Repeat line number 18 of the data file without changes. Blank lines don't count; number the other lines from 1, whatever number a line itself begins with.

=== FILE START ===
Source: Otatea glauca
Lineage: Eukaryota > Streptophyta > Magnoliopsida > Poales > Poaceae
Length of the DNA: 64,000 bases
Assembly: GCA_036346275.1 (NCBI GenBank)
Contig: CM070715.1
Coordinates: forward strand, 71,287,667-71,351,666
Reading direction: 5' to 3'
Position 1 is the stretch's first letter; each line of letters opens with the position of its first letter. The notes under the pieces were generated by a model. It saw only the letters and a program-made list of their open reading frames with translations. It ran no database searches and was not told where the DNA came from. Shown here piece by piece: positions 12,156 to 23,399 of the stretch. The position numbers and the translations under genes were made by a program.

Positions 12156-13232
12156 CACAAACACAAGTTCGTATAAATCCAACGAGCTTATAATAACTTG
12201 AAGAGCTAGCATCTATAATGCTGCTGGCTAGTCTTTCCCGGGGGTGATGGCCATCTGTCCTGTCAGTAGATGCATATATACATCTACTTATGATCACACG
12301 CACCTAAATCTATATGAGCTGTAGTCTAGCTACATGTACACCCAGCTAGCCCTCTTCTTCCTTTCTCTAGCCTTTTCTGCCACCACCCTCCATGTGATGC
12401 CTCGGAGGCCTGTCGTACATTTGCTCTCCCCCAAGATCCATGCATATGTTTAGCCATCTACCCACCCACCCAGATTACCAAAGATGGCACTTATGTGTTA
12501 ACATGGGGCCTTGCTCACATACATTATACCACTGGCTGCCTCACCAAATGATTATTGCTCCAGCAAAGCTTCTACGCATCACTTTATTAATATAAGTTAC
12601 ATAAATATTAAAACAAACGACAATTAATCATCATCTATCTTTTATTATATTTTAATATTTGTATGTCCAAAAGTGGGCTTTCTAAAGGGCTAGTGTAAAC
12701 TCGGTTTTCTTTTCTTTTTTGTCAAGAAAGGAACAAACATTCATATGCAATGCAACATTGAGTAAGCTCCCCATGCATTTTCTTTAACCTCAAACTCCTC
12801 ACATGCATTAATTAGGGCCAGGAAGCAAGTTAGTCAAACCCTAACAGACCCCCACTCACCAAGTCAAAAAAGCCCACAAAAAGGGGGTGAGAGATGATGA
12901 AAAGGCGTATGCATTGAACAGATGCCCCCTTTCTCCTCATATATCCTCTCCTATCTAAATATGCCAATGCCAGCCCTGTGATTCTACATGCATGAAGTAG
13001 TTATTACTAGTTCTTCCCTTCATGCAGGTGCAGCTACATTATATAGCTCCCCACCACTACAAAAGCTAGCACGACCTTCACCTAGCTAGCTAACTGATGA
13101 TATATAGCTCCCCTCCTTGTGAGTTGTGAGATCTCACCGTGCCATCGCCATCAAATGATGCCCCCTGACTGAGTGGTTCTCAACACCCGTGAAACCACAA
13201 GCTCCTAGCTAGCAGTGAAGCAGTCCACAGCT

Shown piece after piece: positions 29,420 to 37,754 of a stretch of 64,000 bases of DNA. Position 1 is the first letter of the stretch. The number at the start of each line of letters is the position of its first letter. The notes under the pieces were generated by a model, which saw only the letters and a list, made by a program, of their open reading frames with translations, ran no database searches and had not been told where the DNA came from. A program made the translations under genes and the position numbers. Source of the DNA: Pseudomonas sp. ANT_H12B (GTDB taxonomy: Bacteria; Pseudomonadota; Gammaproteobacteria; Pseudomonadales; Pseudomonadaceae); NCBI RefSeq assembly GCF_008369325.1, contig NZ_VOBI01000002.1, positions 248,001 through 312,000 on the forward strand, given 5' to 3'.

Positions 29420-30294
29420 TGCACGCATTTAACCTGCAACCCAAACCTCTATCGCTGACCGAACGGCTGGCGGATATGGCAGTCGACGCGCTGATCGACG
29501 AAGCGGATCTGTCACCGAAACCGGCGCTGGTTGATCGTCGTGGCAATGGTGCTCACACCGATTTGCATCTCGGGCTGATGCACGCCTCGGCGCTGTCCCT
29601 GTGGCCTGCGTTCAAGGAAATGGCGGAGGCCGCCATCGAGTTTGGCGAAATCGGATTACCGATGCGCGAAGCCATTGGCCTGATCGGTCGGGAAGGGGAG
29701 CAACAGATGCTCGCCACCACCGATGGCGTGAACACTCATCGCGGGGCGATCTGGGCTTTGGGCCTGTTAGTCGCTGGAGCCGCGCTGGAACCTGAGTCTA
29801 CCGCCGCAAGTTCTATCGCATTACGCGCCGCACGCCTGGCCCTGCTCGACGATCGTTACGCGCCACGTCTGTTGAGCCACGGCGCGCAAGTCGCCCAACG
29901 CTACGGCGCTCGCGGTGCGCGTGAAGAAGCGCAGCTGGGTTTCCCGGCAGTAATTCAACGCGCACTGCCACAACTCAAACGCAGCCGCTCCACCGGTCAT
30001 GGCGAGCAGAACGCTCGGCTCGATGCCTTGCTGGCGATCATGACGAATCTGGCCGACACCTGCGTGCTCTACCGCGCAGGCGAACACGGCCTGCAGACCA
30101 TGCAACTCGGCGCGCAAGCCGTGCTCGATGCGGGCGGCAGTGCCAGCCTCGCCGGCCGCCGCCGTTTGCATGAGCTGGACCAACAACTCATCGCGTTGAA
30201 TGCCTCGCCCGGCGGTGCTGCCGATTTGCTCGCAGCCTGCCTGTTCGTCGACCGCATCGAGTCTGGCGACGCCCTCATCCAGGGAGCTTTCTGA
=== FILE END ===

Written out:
12901 AAAGGCGTATGCATTGAACAGATGCCCCCTTTCTCCTCATATATCCTCTCCTATCTAAATATGCCAATGCCAGCCCTGTGATTCTACATGCATGAAGTAG